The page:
Would Lebanon’s credit rating be an obstacle to financing a PPP project? For the government, such a project can be cash-neutral because it could participate with an in kind contribution, such as land. But when the government contributes financing, it does so by issuing bonds, not debt. The downgrade could have an impact on pricing, says Iyad Boustany, managing director of local investment firm FFA Private Bank. Low credit ratings mean the bond issuer, here the government, offers higher premiums to the investors buying the debt issue. A rating downgrade would “increase cost of funding, as investors would want higher returns for their investment,” Boustany wrote to Executive in an email. The HCP’s Hayek hopes the new law will help Lebanon issue securities and develop a capital market, as the government sells bonds to pay its share of financing a PPP project. Rather than straight debt, bonds are tradeable, and can be moved in a secondary market. For Lebanon, that could mean a reinvigoration of dormant and always-demanded capital markets.

PPP financing, Mousley explains, typically includes equity. “There’s a lot of liquidity in the market, [and] the financial sector is very robust here. But the indications from a lot of the commercial banks here is that they would like to diversify, and PPP gives them that opportunity,” he tells Executive.

Risk, then, is another reason why Lebanon has not poured money into fixing its infrastructure. Hayek tells Executive that PPP is “a partnership in risks.” What he means is that the private company winning the PPP tender, depending on the terms of the agreement, might take on the risk of financing, constructing, and operating the project, while the government deals with revenue guarantees to the company, political risk, or environmental risk. “For each of these risks, then, [comes] a conversation about how you’re going to mitigate it,” Hayek says, adding that transparency is important in the tender process. Companies do not want to invest heavily to prepare bids—designing the project and negotiating financing options with banks can be costly—if the evaluation methodology is not made public and the selection process is opaque. “Obviously [local banks] want to take informed risks,” Mousley says. “Doing it in a PPP framework that takes proper account of the risks involved is liable to create a more enabling environment for infrastructure investment.”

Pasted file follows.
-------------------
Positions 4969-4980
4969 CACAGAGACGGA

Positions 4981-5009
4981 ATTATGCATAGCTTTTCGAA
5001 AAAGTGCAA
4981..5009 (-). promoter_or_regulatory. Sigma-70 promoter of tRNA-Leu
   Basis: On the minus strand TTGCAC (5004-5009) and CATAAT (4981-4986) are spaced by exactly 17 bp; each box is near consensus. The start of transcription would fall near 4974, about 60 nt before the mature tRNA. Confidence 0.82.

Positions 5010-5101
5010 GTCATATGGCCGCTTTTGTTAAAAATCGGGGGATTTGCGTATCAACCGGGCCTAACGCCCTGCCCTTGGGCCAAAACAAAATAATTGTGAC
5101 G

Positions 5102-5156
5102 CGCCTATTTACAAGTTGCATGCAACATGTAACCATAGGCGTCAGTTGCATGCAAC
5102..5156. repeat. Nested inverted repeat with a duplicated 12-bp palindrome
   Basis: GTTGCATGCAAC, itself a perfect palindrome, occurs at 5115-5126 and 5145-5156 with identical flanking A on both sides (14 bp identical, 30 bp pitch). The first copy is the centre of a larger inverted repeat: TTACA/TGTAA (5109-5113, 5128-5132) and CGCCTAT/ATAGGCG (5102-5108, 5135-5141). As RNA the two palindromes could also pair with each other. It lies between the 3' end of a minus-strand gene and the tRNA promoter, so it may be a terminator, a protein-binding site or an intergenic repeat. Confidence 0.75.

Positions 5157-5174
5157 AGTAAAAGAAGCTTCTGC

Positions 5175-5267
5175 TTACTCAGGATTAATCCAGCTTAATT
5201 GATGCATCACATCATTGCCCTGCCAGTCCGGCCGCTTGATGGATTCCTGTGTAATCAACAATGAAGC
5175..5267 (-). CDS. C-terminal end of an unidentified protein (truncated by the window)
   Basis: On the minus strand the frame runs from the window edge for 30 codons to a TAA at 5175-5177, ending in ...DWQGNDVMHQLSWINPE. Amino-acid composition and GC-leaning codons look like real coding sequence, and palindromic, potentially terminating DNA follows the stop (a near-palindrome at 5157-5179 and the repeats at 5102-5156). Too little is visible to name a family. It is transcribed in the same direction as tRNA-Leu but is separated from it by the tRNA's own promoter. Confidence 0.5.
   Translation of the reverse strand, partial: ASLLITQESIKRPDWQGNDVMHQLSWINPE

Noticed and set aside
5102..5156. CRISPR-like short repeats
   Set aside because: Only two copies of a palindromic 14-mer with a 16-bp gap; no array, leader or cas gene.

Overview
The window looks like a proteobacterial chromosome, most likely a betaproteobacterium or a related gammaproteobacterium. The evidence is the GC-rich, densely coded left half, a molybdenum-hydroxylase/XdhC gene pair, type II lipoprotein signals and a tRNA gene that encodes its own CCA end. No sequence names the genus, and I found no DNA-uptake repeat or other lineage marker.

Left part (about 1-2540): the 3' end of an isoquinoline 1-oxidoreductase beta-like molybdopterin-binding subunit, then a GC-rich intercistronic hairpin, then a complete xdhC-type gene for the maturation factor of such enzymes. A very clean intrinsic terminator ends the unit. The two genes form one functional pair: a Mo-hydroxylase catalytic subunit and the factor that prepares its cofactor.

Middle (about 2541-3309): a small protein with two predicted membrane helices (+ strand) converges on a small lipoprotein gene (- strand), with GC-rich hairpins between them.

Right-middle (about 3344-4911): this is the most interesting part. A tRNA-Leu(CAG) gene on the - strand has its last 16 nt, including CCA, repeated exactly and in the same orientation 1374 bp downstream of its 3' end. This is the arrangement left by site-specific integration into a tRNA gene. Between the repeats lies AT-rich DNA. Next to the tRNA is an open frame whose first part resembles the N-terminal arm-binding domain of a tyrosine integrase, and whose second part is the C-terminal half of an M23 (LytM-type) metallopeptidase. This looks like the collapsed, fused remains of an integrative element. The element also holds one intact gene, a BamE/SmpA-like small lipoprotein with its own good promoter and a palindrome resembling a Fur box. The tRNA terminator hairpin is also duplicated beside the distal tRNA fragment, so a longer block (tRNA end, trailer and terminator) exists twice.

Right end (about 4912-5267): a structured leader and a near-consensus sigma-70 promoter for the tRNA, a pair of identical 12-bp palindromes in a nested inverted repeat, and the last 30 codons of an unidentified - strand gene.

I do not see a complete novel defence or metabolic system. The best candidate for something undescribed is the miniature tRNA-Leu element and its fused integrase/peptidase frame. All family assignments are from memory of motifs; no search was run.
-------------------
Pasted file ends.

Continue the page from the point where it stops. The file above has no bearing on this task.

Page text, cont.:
Risk, then, is another reason why Lebanon has not poured money into fixing its infrastructure

Transparency has two parts, according to Hayek. First, the process of preparing to tender the PPP project should involve an open consultation with all stakeholders, public and private, so that expectations regarding deliverables and compensation are determined upfront. “No longer can [tendering] be a black box within a ministry,” he says. Open information matters too: Companies should know how their bids are evaluated, and the model contract should be publicly accessible. Hayek says these conditions are all spelled out in the framework, adding that “transparency is paramount for PPP success.”

The HCP is now scaling up to meet the demands of the new PPP legislation, and Hayek says that it will have the capacity to coordinate up to three projects in the foreseeable future. That is okay, says Mousley of the World Bank. The takeaway from other countries’ experiences with PPP, he says, is that it is best to move slowly and build a pipeline of PPP projects over a long period of time.

As for the HCP’s first PPP project, that depends on the government’s priorities. For now, it has yet to outline a long-term infrastructure investment plan, and the projects it wants—and needs—to undertake. There is an ongoing tender for wind and solar power plants that could benefit from the new PPP framework, though Hayek says the electricity sector is not an area the HCP would recommend—there are too many competing interests to make it a successful first project. Instead, Hayek says that while the HCP has not agreed on which projects it will recommend to the government, his preference is to start with a project related to transportation, a public building like a hospital or school, or a project to rehabilitate a sports facility. “I think one of these will be the way to introduce PPP to the nation,” he says.

Jeremy Arbid

Jeremy is Executive's in house energy and public policy analyst.